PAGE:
Chester County District Attorney Tom Hogan last month announced he was launching a criminal investigation into the construction of Mariner East 2, noting his belief that state officials had not adequately protected citizens rights and safety. He now is impaneling an investigative grand jury to hear testimony from witnesses and review documents.
January 31, 2019
Democratic Senate colleague calls for State Sen. Daylin Leach’s expulsion
HARRISBURG — Democratic State Sen. Daylin Leach, who has faced calls to resign over allegations of sexual misconduct, now has a colleague from his own county pushing to expel him from office.
Newly elected Sen. Katie Muth (D., Montgomery) on Wednesday circulated a letter to members of the Senate Ethics Committee asking for Leach’s expulsion, contending that he has used his office to intimidate women who have accused him of sexual harassment or assault.
“His behavior is disturbing and unacceptable from a sitting elected official,” wrote Muth, who has spoken about her experience as a rape survivor and has in the past called on Leach to resign. “We must demand better of those we trust to act on behalf of this body as a voice for the people of Pennsylvania. That voice is loud and clear: This culture of rape … intimidation, and reprehensible behavior must end.”
Senate officials called her request rare, if not unprecedented. They said they could not recall another Pennsylvania lawmaker taking steps to expel a colleague, which would require approval of two-thirds of the 50 senators.
Leach declined to comment. His spokesperson, Frank Keel, dismissed Muth’s effort as “nothing more than a self-serving publicity stunt.”
Leach has faced controversy since the Inquirer reported in late 2017 that he had engaged in questionable behavior with young female staffers and volunteers — ranging from highly sexualized jokes and comments to what they considered inappropriate touching.
This month, Senate Democrats hired an outside law firm to investigate allegations by Cara Taylor, an Allentown-area woman, who has accused Leach of luring her into performing oral sex in 1991, when she was a teenager and he was a lawyer defending her mother in a criminal case.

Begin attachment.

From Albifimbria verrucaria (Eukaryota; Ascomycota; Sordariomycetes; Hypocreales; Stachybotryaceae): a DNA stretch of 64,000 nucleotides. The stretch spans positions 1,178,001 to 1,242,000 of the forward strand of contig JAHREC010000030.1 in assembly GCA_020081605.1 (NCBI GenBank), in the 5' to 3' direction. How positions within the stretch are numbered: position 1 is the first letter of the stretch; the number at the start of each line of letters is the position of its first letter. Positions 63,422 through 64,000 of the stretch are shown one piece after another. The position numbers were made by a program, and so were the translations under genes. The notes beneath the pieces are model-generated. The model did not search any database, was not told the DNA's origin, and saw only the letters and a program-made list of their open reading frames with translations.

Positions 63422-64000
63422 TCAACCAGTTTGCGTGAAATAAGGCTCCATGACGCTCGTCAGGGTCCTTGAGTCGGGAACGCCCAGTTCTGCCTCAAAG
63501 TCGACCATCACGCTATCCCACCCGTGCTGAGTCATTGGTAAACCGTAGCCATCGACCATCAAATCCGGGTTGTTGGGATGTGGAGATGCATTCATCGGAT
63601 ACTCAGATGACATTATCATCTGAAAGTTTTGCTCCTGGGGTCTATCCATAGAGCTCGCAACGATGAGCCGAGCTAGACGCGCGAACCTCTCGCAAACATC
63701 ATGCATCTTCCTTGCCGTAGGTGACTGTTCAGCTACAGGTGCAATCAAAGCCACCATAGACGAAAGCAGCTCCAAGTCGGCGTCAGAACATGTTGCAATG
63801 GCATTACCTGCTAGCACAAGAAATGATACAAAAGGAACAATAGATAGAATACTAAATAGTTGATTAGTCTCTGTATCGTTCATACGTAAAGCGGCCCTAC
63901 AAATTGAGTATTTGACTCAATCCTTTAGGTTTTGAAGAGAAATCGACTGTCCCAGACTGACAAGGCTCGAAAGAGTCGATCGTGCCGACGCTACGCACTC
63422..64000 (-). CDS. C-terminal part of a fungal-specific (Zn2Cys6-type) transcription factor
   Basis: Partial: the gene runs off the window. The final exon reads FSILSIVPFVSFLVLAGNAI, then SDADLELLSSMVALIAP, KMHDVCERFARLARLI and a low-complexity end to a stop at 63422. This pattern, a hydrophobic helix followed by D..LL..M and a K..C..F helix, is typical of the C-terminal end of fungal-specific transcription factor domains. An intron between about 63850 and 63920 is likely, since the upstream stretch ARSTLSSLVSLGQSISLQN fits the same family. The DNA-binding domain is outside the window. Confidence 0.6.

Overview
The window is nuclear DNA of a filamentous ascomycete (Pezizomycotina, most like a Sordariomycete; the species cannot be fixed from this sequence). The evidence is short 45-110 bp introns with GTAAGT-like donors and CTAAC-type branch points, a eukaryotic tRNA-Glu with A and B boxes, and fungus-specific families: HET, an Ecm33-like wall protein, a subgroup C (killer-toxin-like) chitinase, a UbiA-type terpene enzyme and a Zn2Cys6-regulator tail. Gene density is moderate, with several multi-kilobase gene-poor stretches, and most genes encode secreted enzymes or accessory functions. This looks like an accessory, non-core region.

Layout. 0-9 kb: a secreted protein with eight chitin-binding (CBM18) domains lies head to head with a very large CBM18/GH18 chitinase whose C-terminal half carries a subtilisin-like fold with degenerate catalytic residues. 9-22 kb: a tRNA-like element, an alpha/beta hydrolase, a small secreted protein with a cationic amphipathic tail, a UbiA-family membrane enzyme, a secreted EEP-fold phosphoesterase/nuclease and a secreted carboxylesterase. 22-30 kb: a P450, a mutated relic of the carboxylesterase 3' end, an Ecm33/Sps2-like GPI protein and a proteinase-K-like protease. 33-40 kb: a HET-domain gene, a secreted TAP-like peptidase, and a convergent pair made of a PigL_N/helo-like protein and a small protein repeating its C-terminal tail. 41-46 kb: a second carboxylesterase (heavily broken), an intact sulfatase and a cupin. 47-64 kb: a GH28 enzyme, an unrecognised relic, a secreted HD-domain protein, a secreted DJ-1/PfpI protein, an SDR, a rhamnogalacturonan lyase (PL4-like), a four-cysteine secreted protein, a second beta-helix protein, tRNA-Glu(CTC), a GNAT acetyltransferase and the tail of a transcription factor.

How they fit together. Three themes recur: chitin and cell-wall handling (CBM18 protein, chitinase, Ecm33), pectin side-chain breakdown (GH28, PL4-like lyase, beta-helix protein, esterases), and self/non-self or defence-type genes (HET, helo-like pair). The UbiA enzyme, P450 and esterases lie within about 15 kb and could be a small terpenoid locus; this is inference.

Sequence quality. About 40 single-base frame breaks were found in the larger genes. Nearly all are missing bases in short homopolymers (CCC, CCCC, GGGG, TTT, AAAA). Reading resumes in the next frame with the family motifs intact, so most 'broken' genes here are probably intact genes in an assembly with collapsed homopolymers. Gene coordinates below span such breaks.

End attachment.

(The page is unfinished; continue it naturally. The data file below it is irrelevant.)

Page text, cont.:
Leach has repeatedly denied Taylor’s allegation. On Monday, he sued Taylor, along with two Philadelphia-area #MeToo activists, claiming they defamed him by peddling what he called the “fictional 1991 encounter.”
The lawsuit drew fresh calls for his resignation from some fellow Democrats, including Lt. Gov. John Fetterman, who presides over the Senate, and Auditor General Eugene DePasquale.
Leach responded in a statement saying, “I suppose the easy, knee-jerk reaction for the lieutenant governor and others is to pander to the #MeToo movement…. But I won’t be quiet while three women falsely accuse me in an attempt to destroy my career and my family.”
Reached Wednesday, Senate Minority Leader Jay Costa, a Democrat from Allegheny County, declined to comment on Muth’s request for expulsion.
“It may end up before us, so therefore I’ve got no comment on it,” he said. He added: “The Senate’s members will serve as jury and judge and, as a result, it’s not appropriate” to discuss the matter.
The Ethics Committee, with an equal number of Republicans and Democrats, operates in near-complete secrecy. Its meetings are closed and it does not publicly discuss complaints. Only in rare cases are some details released.
After it has reviewed and investigated a complaint, such as the one lodged by Muth, the committee can make public recommendations to the full Senate, officials said.
Last summer, Leach became upset when Muth declined to appear at an event with him. At the time, Muth was running a long-shot campaign against John Rafferty, a Republican senator for 15 years.